Scientists have found that relaxing in warm water before bedtime will help you get to sleep faster and improve overall quality
Scientists have found that a bath 90 minutes before going to bed could be the key to a good night's sleep.
Researchers at the UT Health Science Center at Houston and the University of Southern California analysed more than 5,000 studies that explored the relationship between bathing, or showering, and sleep-related conditions.
The biomedical engineers found that a bath between 40°C and 42°C could increase the speed of falling asleep by ten minutes.
“When we looked through all known studies, we noticed significant disparities in terms of the approaches and findings," said Shahab Haghayegh, the lead author on the study.
"The only way to make an accurate determination of whether sleep can in fact be improved was to combine all the past data and look at it through a new lens."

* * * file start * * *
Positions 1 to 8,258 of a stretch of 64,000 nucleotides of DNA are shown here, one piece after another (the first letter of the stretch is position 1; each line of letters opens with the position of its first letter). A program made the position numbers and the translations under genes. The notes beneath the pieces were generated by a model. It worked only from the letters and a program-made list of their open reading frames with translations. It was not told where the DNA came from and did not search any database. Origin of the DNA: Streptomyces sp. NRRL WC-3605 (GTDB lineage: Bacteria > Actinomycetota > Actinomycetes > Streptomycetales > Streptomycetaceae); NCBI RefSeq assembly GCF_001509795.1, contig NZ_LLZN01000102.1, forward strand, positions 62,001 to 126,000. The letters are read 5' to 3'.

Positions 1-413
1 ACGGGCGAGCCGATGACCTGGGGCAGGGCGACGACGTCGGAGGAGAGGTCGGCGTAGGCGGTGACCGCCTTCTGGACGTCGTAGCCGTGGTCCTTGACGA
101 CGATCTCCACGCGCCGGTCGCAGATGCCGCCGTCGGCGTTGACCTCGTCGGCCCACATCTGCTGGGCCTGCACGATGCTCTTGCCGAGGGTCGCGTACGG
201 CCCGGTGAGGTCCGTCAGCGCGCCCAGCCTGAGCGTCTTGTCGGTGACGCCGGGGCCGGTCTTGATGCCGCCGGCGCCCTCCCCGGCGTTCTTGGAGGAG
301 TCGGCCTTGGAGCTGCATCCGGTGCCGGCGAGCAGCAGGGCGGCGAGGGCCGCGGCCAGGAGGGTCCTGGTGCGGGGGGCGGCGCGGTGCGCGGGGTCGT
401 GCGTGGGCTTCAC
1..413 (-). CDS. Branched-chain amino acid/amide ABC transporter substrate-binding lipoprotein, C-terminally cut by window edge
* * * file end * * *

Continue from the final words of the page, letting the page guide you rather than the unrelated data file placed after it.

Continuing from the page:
Both sleep and the body’s core temperature is regulated by the circadian clock, an internal 24 hour rhythm located in the brain’s hypothalamus that determines the sleep-wake cycle.
On average body temperature is 2-3 degrees higher in the late afternoon, or early evening, than during sleep.
But as the body’s temperature rises while sleeping, it can disrupt the sleep and act as a biological alarm clock.
The researchers believe that taking a bath an hour and a half before bed will stimulate blood circulation from the internal core to the hands and feet, in turn, causing a drop in body temperature.
“Therefore, if baths are taken at the right biological time – one to two hours before bedtime – they will aid the natural circadian process and increase one's chances of not only falling asleep quickly but also of experiencing better quality sleep,” said the paper.